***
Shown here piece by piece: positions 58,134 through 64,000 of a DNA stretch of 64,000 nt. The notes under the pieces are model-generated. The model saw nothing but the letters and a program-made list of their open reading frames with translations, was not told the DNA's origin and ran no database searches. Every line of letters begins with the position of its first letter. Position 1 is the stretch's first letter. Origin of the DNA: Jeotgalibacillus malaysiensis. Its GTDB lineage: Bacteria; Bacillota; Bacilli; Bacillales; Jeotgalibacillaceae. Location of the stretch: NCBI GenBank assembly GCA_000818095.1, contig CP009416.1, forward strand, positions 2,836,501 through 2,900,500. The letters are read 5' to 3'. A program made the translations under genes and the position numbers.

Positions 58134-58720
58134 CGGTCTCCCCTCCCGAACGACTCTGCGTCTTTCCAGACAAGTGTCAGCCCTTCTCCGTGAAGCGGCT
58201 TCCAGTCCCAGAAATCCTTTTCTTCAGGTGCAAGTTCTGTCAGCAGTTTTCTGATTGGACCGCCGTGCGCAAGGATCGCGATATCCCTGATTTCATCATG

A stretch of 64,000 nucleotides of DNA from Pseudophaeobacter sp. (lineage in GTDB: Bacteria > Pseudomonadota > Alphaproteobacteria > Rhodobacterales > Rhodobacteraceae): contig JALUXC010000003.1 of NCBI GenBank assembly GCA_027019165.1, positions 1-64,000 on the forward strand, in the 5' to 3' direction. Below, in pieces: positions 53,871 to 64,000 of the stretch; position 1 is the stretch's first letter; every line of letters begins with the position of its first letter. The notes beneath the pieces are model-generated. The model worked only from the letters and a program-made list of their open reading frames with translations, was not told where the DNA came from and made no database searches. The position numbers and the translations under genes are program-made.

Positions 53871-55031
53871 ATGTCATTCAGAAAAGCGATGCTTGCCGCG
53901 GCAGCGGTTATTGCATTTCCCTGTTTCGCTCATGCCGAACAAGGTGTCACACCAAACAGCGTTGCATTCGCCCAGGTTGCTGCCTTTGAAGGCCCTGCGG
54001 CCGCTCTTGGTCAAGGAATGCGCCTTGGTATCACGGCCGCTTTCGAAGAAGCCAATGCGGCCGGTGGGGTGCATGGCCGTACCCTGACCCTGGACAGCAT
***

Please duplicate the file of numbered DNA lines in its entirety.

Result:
Shown here piece by piece: positions 58,134 through 64,000 of a DNA stretch of 64,000 nt. The notes under the pieces are model-generated. The model saw nothing but the letters and a program-made list of their open reading frames with translations, was not told the DNA's origin and ran no database searches. Every line of letters begins with the position of its first letter. Position 1 is the stretch's first letter. Origin of the DNA: Jeotgalibacillus malaysiensis. Its GTDB lineage: Bacteria; Bacillota; Bacilli; Bacillales; Jeotgalibacillaceae. Location of the stretch: NCBI GenBank assembly GCA_000818095.1, contig CP009416.1, forward strand, positions 2,836,501 through 2,900,500. The letters are read 5' to 3'. A program made the translations under genes and the position numbers.

Positions 58134-58720
58134 CGGTCTCCCCTCCCGAACGACTCTGCGTCTTTCCAGACAAGTGTCAGCCCTTCTCCGTGAAGCGGCT
58201 TCCAGTCCCAGAAATCCTTTTCTTCAGGTGCAAGTTCTGTCAGCAGTTTTCTGATTGGACCGCCGTGCGCAAGGATCGCGATATCCCTGATTTCATCATG

A stretch of 64,000 nucleotides of DNA from Pseudophaeobacter sp. (lineage in GTDB: Bacteria > Pseudomonadota > Alphaproteobacteria > Rhodobacterales > Rhodobacteraceae): contig JALUXC010000003.1 of NCBI GenBank assembly GCA_027019165.1, positions 1-64,000 on the forward strand, in the 5' to 3' direction. Below, in pieces: positions 53,871 to 64,000 of the stretch; position 1 is the stretch's first letter; every line of letters begins with the position of its first letter. The notes beneath the pieces are model-generated. The model worked only from the letters and a program-made list of their open reading frames with translations, was not told where the DNA came from and made no database searches. The position numbers and the translations under genes are program-made.

Positions 53871-55031
53871 ATGTCATTCAGAAAAGCGATGCTTGCCGCG
53901 GCAGCGGTTATTGCATTTCCCTGTTTCGCTCATGCCGAACAAGGTGTCACACCAAACAGCGTTGCATTCGCCCAGGTTGCTGCCTTTGAAGGCCCTGCGG
54001 CCGCTCTTGGTCAAGGAATGCGCCTTGGTATCACGGCCGCTTTCGAAGAAGCCAATGCGGCCGGTGGGGTGCATGGCCGTACCCTGACCCTGGACAGCAT